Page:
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January 7, 2000


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Aunt Sheila's Wake -- In Cyberspace

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Shoba Narayan

Have you ever given a eulogy by email? Well, I have and I can assure you that it is nerve-wracking. This particular experience was inflicted on me by my eccentric cousin, Vikram and was the culmination of a family newsgroup that I belonged to.

Aunt Sheila was dead and Vikram took it upon himself to arrange a wake for her in cyberspace. It made sense, he said. After all, we were a large family scattered across five continents. There was no hope of congregating in one physical location.

Vikram chose me to deliver the eulogy against my bitter protests and better judgment. My fondest memory of Aunt Sheila was of her forcing us kids to drink spoonfuls of castor oil every Sunday morning saying that it would clean our bowels out. Why me, I argued with Vikram over email. "Because nobody else will do it," he blithely replied.

So there we were, members of the KDR Family Newsgroup (named after the first three letters of my grandfather's name). Thirty-six cousins who had put as much distance between us as humanly possible. It wasn't that we hated each other. It was that we had little in common besides our ancestors. Ours wasn't the first generation to travel widely from our ancestral home-town in Kerala. My father's generation was just as diverse -- in their choice of professions, places to live and methods of raising their children. His brothers and sisters were spread all over India- brash New Delhi, intellectual Calcutta, mercantile Bombay and traditional Madras.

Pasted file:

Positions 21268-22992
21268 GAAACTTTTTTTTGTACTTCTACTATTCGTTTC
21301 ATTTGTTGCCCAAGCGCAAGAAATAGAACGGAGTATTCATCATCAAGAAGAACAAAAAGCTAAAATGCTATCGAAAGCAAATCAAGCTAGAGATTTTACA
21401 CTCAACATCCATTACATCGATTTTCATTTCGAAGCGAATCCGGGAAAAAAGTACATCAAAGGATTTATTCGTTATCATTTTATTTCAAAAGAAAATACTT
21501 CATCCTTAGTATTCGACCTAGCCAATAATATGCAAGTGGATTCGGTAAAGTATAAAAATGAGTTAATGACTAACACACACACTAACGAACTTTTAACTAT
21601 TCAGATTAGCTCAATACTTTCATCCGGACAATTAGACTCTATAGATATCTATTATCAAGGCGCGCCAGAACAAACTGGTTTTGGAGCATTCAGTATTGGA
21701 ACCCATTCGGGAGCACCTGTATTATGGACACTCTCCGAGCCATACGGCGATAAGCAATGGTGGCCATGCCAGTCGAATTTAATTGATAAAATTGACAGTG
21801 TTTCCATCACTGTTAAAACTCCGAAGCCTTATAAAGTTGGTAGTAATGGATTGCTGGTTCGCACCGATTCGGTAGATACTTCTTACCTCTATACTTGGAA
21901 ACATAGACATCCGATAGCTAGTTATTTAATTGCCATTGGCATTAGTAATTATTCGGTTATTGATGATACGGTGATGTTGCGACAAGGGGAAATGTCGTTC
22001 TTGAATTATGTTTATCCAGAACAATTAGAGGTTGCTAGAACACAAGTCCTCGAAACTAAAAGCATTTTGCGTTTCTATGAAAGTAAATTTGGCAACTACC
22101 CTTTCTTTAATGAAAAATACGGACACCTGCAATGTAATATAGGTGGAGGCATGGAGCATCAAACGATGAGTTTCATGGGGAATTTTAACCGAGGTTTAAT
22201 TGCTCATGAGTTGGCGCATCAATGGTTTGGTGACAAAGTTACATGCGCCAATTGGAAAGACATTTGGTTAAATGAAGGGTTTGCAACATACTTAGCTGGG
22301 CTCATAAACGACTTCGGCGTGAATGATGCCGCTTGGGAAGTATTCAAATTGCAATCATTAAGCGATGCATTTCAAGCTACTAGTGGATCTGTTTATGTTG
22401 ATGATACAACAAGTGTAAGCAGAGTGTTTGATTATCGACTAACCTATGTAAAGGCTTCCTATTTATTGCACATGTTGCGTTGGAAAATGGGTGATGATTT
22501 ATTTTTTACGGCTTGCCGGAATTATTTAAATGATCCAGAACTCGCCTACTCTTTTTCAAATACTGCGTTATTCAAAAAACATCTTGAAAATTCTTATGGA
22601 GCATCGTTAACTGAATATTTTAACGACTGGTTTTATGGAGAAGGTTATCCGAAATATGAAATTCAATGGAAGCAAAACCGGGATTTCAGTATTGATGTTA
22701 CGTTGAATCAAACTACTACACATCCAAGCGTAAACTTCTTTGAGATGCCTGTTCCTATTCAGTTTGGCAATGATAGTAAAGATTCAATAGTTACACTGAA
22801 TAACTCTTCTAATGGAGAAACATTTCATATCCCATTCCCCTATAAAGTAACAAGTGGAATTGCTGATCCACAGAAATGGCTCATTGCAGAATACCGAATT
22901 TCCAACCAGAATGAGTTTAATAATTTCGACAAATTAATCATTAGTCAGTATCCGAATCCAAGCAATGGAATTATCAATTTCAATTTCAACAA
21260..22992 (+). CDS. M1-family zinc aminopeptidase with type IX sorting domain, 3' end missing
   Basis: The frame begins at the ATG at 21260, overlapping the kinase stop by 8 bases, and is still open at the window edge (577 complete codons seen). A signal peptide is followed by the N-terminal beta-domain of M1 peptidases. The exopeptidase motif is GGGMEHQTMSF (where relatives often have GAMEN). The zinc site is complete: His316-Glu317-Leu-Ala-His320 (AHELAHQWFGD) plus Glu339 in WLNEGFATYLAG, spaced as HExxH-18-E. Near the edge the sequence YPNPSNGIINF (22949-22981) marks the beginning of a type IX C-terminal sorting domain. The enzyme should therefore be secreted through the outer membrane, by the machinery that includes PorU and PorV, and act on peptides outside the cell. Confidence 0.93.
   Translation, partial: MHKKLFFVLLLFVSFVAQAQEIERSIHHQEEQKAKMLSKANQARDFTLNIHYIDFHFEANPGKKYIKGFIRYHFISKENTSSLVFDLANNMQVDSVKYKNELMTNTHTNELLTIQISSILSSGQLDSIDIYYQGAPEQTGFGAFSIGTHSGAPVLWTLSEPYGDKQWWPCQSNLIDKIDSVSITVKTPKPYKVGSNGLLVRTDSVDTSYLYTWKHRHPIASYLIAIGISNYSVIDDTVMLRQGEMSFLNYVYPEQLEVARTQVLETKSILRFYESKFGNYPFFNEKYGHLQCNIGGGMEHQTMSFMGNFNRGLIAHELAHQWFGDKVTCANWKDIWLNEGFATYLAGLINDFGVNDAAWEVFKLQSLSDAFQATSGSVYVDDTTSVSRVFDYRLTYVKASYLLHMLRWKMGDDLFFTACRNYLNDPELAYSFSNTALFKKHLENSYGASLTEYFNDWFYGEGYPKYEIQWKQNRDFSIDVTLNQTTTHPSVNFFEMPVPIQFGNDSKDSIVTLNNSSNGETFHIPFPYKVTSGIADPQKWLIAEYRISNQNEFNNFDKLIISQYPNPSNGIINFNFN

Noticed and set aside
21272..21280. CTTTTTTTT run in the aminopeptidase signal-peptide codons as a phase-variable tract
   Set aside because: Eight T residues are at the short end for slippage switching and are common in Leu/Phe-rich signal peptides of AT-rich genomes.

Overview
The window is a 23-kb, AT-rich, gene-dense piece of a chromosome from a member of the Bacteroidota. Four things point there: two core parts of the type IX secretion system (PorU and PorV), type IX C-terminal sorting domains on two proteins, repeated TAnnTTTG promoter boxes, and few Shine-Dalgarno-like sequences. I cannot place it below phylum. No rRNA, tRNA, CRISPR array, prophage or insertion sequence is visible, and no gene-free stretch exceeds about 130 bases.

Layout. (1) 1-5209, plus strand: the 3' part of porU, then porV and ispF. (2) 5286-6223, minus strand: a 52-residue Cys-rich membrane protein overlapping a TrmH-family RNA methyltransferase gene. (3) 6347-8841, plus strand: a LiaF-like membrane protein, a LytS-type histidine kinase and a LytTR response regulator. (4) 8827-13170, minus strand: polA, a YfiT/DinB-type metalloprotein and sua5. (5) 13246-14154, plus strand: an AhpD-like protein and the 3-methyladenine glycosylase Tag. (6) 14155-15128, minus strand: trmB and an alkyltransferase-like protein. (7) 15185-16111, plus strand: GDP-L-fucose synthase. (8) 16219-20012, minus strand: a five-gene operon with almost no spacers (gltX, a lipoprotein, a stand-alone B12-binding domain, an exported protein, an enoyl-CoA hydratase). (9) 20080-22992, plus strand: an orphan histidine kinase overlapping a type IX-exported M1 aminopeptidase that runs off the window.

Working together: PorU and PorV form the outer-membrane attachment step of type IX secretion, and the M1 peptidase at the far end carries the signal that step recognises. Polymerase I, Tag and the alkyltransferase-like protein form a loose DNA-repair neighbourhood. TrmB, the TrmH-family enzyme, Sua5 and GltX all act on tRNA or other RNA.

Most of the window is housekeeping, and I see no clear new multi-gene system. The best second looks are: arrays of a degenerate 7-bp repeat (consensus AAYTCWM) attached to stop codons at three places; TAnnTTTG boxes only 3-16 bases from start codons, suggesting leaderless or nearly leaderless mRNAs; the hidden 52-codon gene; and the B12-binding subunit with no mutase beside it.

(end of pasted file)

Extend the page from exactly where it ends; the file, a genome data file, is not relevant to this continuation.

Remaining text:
There was the age difference as well. Forty years separated my eldest cousin from my youngest. All the older cousins who sneaked off to drink beer, and discussed Satyajit Ray movies with aplomb seemed so far away to us younger ones who could only indulge in card games and that too, without placing monetary bets.

Finally, there were professional differences and in that, we were all over the place. An uncle once joked that he could start a million-dollar conglomerate and needed only to look in our family for personnel.

Engineers, doctors, advertising copywriters, Amnesty activists, chefs, lawyers, entrepreneurs in esoteric ventures ranging from sheep-farming to tea estates. We were all there. Here again, snobbery and reverse snobbery were rampant. The documentary film producers disdained the accountants. The lawyers turned up their noses at the Rock musician. Through it all, we made tentative connections and close friendships based on age, interests and personality. I bonded with cousins who were close to me in age, shared my passion for books, and weren't snooty in nature. These are the cousins I gravitate towards when we meet at family weddings these days.